Nevertheless, the singer kept doing what he wanted to do. "I'm the only one in dancehall that's been able to go from dancehall to pop, then back to dancehall, and then to reggae — while still being successful in all of them," he told Vice in 2016.

So, at the end of the day, what sort of artist does Shaggy see himself as? asked him the same question. "I'm a reggae singer," he simply stated. "What I do is reggae. I just do it in a different way ... You've got to remember now, everything evolves from reggae — hip-hop was also the birthchild of reggae music. Right? Kool Herc brought it from Jamaica and played it in the Bronx, and that was the birth of hip-hop. It's the first music and it is the last music."

Shaggy had a weird beef with Cardi B

Shaggy doesn't only work with established legends like Sting, he also collaborates with lesser-known artists, too. As it turns out, he once did a track with the then-unknown Cardi B!

Although it wasn't directly revealed, it looks like the duo may have gotten off to a rocky start. As Shaggy explained to Vibe, he worked with a "young" and "hungry" Cardi, and was supposed to release a song with her that "was pulled due to issues between the parties involved." As Shaggy then dished, "I'd rather pull the damn record than go through all of that s**t. [Cardi] had something about her that was dope, and she sounded great on the track ... I saw her a couple of times [afterwards], I just saw her at the Grammys again, so it was cool. She's amazing." Hmm, it's unclear what happened, but it's great to know there's no bad blood between the two.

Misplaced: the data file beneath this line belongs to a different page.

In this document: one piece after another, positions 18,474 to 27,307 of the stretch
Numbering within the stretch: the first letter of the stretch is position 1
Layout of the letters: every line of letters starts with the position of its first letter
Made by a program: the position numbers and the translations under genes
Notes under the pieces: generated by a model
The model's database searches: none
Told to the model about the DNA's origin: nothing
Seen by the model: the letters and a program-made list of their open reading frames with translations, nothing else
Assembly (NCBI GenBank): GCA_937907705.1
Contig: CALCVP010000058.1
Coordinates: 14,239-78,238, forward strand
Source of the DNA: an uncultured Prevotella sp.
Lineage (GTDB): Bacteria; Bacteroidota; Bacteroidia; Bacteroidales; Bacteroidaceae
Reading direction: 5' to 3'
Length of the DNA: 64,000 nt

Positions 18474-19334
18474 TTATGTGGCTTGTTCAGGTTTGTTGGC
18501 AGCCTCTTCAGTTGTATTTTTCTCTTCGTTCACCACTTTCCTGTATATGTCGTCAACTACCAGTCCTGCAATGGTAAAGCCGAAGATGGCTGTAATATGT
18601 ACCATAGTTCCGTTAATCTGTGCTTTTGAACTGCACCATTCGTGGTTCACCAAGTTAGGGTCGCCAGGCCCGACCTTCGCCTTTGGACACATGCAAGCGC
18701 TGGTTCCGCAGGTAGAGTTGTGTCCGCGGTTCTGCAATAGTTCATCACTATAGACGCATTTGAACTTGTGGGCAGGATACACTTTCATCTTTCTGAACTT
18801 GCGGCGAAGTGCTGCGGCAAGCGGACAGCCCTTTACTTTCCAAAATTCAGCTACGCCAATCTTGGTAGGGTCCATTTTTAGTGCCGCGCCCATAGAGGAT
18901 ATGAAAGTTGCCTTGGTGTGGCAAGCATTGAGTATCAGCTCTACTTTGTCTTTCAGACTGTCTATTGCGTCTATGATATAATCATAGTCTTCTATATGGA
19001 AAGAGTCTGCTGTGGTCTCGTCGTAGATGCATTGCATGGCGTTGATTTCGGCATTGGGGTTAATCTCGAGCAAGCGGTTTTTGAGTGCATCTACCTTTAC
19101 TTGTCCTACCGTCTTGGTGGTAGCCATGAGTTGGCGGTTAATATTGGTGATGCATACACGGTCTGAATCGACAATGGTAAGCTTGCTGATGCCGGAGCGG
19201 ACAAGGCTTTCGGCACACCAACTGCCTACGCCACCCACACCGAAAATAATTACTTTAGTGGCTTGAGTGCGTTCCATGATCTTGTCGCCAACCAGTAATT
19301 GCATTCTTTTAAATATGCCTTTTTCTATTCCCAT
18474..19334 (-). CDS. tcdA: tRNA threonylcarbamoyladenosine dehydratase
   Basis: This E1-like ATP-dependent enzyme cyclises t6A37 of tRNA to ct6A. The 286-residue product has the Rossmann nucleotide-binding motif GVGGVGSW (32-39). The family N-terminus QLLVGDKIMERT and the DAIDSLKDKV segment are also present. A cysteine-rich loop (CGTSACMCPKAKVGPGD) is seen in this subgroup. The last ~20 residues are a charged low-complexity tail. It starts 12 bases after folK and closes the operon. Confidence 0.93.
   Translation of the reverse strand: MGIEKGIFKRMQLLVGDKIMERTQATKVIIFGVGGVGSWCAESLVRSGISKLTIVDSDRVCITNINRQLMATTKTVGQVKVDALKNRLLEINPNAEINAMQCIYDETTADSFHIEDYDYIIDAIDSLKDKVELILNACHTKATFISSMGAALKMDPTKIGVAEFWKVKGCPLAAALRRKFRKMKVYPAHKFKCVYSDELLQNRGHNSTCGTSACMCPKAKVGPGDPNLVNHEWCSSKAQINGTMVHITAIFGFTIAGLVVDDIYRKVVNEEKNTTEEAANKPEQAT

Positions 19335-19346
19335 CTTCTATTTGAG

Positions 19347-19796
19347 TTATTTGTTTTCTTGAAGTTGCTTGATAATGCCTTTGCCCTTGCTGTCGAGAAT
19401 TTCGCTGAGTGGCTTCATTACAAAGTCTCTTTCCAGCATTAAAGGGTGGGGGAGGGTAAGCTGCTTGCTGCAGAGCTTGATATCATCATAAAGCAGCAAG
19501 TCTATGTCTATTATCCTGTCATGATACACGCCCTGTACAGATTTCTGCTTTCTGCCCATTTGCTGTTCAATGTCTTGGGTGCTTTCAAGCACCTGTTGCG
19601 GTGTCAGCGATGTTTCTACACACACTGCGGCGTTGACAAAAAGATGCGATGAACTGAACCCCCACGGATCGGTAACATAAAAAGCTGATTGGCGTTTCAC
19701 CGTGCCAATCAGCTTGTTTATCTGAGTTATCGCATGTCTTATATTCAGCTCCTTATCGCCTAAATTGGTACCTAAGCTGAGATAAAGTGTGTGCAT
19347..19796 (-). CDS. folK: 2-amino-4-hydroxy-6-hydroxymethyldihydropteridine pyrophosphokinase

Shaggy reiterated the same sentiment while speaking to The Breakfast Club, saying that "the record was out," but after a disagreement over "creative differences," he "pulled it" when things "started to get a little uncomfortable." Vague shade aside, he did also say, "I love Cardi ... she didn't have Bodak Yellow [at the time] ... I just thought there was something about her that was great." It turns out, Shaggy was right about Cardi B, and the remix of that very track, "Boom Boom," was technically the first song she ever released.

The reason Shaggy started making music isn't too deep

If listening to the lyrics of "It Wasn't Me" wasn't enough, here's another groundbreaking revelation for you: Shaggy got into music for women. "I was making a lot of money. What's on your mind when you're 19 and 20 years old? Chicks," the Boombtastic crooner bluntly told The Sun. "That's the reason I got into music. You sing songs, you get into clubs for free, you leave with the hottest chick. And that was my life in the earlier days." Well, you can't really blame him for his honesty.

So, have things changed now that he's older and wiser? Absolutely. For starters, he's not single anymore, having married his long term girlfriend Rebecca Parker in 2014. Even better, Shaggy credits Parker for helping him on his musical journey. When People asked the Jamaican star who he had to thank for his career, Shaggy gushed, "My wife. She's my partner in crime, she's my best friend, and my biggest supporter." Aww!

It looks like Parker has had a significant impact on the way he views women, too. When he talks about the opposite gender nowadays, Shaggy sounds a lot less shallow. Speaking to the Independent, he declared, "I love women, I love what they stand for, their beauty, and that they're passionate about things."

Shaggy has interesting ideas for world peace